• Open to the public.  Tickets:  $20 Adults, $15 Seniors, $5 College Students, free for 18 and under

October 25, 2015 — 4:00 p.m.

University United Methodist Church, 1085 East Genesee Street, Syracuse

  • “Syracuse, In the Presence of the Past,” a world-premiere by nationally renowned composer, arranger, choral conductor, teacher, song leader and author, Nick Page
  • Featuring original compositions based on narratives of area school children performed by the internationally acclaimed Syracuse Children’s Chorus
  •  Young singers from 25 school districts and home schools across the region sing in the four choirs that make up the Syracuse Children’s Chorus under the direction of artistic director Stephanie Mowery
  • Adults $22 (priority seating) and $18 (general seating); Senior $20 (priority seating) and $15 (general seating); Child $10

November 11, 2015 — 8:00 p.m.

Setnor Auditorium, Syracuse University

  • Syracuse University and National Defense:  Forgotten and Untold Stories, featuring “While We Are on Earth,” a world-premiere by Grammy Award winning composer Libby Larsen
  • Additional premieres by Chad Steffey, Sean O’Loughlin and Jim Papoulis
  • Conducted by Barbara M. Tagg, Conductor of the Syracuse University Women’s Choir
  • Featuring the Syracuse University Women’s Choir and featured guest instrumentalists Gabriel DiMartino, Deette Bunn and Gregory Wood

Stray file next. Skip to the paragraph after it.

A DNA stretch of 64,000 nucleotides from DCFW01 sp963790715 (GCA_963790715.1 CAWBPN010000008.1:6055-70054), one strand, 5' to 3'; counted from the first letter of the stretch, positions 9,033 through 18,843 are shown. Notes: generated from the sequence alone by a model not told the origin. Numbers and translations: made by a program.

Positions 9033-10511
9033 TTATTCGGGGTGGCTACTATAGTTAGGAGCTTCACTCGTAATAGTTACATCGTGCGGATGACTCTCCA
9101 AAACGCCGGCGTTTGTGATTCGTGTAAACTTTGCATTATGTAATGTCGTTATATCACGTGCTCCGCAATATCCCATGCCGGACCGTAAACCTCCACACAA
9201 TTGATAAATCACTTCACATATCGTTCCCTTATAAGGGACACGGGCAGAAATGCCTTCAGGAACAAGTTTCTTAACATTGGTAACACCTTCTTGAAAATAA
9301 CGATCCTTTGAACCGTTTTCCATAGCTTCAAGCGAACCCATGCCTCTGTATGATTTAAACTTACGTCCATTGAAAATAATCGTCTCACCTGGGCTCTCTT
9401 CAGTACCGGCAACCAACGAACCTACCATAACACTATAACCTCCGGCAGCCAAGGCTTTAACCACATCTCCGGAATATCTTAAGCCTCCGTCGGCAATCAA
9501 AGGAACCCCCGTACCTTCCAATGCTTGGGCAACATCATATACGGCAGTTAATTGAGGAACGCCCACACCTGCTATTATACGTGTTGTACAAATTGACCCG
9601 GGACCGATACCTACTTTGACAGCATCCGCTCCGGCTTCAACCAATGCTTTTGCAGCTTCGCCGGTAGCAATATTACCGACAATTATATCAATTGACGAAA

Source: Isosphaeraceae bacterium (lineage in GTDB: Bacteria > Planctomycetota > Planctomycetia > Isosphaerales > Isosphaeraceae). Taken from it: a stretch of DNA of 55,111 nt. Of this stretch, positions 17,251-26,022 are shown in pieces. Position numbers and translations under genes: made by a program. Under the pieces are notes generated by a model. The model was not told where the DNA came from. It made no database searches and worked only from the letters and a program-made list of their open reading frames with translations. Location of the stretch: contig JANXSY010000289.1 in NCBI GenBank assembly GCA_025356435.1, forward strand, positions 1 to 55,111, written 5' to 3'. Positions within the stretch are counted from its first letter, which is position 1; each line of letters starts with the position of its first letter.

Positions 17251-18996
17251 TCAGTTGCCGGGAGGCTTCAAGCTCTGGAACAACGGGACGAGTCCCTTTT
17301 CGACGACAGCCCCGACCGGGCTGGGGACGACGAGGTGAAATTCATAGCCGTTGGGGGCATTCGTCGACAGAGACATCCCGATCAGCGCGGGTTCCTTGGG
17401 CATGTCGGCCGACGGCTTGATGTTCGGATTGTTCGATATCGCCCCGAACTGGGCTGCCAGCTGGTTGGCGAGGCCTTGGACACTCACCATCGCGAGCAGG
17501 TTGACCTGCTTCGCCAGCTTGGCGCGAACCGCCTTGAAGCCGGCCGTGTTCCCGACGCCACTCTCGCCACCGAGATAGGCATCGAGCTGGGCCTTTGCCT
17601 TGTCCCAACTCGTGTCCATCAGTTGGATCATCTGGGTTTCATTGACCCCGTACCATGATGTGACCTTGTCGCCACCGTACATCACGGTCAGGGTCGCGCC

• Engaging Syracuse University faculty, alumni and students with internationally recognized artists, this historical retrospective concert will include narration, projected photographs and music reflecting the rich history of forgotten and untold stories.  Libby Larsen’s premiere work is based on texts by Eleanor Roosevelt, Kahlil Gibran and Mother Teresa.
  • Open to the public free of charge

December 6, 2015, 7:30 p.m.

Hendricks Chapel, Syracuse University

Holidays at Hendricks featuring “The Longest Night,” a world premier by American composer Daniel Gawthrop

  • Conducted by Peppie Calvar, Syracuse University Assistant Professor of Music, Assistant Director of Choral Activities at Syracuse University and Director of the Hendricks Chapel Choir